How To Muffle the Madness

Perhaps you stepped on the scale and saw a number that made you want to cry. Maybe your bank account can’t support a food habit, your three best clients quit you, your significant other left you, or some other heart-rending, life-changing event has occurred. Or, maybe NOTHING has happened and that is the problem.

Whatever is making you feel like a crumpled paper towel left at the bottom of the trash can, it’s not a fun way to feel, and once you find yourself in a downward spiral it can be extremely difficult to make necessary changes and get yourself rotating in the right direction. Even thinking about that word, “changes,” can increase the speed of your descent. It’s just so overwhelming.

I’ve found myself in that unhappy spiral, rapidly spinning toward some unseen, terrifying “bottom” more than once. In fact, since I have a pretty active and detail-oriented imagination, it happens almost weekly. I imagine tripping, stubbing my toe, developing gangrene, having my leg amputated, not being able to exercise, gaining a hundred pounds, developing diabetes and heart disease, not having health insurance, declaring bankruptcy, losing my house and car, and living on the streets until I die in a ditch of a heart attack. Or something like that.

When these scenarios start playing in my mind, they multiply like cobwebs on the ceiling, getting thicker and nastier by the minute. Obviously, since I continue to get out of bed and go on living most days, I’ve figured out how to stop the madness and carry on. Okay, it would be more accurate to say I’ve figured out how to muffle the madness. It never really stops. I won’t lie to you and say that it does.

The first step is to take a shower and put on real clothes. It’s certainly acceptable, maybe even advisable, to spend a day here and there, now and then, just wearing your jammies and laying around. When you grumble because you are being forced to put on pants more than once a week or so, you should probably start forcing yourself to get dressed daily for a while. And if someone mentions that they are a little worried about you because you seem to have stopped brushing your hair, it might be a good idea to take a look in a mirror.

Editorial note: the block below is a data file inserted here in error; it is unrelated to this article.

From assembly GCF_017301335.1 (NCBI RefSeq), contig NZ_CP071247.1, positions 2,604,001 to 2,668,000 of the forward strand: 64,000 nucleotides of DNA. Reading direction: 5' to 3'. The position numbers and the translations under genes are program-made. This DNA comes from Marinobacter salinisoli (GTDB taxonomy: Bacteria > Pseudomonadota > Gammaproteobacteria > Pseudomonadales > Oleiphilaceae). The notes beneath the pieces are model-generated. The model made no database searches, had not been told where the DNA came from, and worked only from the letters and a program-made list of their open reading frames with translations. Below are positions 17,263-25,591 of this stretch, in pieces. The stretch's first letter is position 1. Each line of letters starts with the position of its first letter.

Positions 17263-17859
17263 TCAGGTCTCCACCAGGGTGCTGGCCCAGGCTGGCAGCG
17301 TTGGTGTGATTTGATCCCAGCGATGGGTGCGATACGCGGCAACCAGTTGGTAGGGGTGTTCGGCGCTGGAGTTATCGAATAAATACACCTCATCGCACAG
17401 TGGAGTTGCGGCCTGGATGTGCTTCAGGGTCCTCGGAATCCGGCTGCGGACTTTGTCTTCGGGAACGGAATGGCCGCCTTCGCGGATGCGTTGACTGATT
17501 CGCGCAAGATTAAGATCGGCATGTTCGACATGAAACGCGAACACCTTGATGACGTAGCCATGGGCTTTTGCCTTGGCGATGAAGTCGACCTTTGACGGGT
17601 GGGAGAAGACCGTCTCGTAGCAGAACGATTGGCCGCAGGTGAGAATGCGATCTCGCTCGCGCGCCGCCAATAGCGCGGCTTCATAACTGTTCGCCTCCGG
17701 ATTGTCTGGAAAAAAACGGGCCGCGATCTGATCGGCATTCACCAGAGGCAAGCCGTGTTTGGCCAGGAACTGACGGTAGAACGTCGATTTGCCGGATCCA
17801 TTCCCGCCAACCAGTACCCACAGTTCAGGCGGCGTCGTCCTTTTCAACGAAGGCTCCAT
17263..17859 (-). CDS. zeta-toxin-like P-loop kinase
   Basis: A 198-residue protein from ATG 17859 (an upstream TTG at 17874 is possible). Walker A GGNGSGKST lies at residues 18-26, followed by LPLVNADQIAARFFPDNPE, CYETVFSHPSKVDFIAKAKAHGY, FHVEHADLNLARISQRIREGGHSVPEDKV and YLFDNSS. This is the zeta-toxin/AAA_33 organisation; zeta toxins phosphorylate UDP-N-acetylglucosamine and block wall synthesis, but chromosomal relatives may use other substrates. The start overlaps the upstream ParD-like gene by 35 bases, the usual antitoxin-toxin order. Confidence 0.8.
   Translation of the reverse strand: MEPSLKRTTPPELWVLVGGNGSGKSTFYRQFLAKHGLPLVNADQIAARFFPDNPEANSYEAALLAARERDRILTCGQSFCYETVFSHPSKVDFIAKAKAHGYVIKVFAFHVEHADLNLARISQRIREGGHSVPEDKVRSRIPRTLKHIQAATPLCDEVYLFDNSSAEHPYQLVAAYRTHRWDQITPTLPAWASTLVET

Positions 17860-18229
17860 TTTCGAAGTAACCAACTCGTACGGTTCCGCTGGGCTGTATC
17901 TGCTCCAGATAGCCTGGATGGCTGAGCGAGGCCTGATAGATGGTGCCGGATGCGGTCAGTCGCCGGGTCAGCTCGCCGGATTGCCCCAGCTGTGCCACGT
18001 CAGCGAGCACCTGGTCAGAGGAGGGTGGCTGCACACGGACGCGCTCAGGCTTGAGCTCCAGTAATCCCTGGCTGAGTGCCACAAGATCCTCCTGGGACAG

Once you are clean, and dressed, the rest is easy. Just do one tiny thing to improve your situation. When my house is a mess, I sweep the floor. It’s amazing how much difference a swept floor makes. When I feel like my business is failing, I write one blog post, send one email, or make one phone call. Just do one little thing.

Doing one small thing might not fix whatever your problem is, and you might feel like all you are doing is throwing a teaspoon of water on a raging fire, but then again, doing that one thing could make you feel better. When you get right down to it, that’s what you need as you imagine yourself tumbling toward failure – you need to feel better.

Once you feel a tiny bit better, you can go on to choosing a second tiny thing to do, but when you feel crushed by the weight of all those tasks waiting for you, don’t think about them. Just choose one and take care of it. If you can’t do anything else, that’s okay, you can choose another small thing for later, or even for tomorrow. But eventually, you are going to want to do a second small thing, and then – surprise! – you are spinning in the right direction again.

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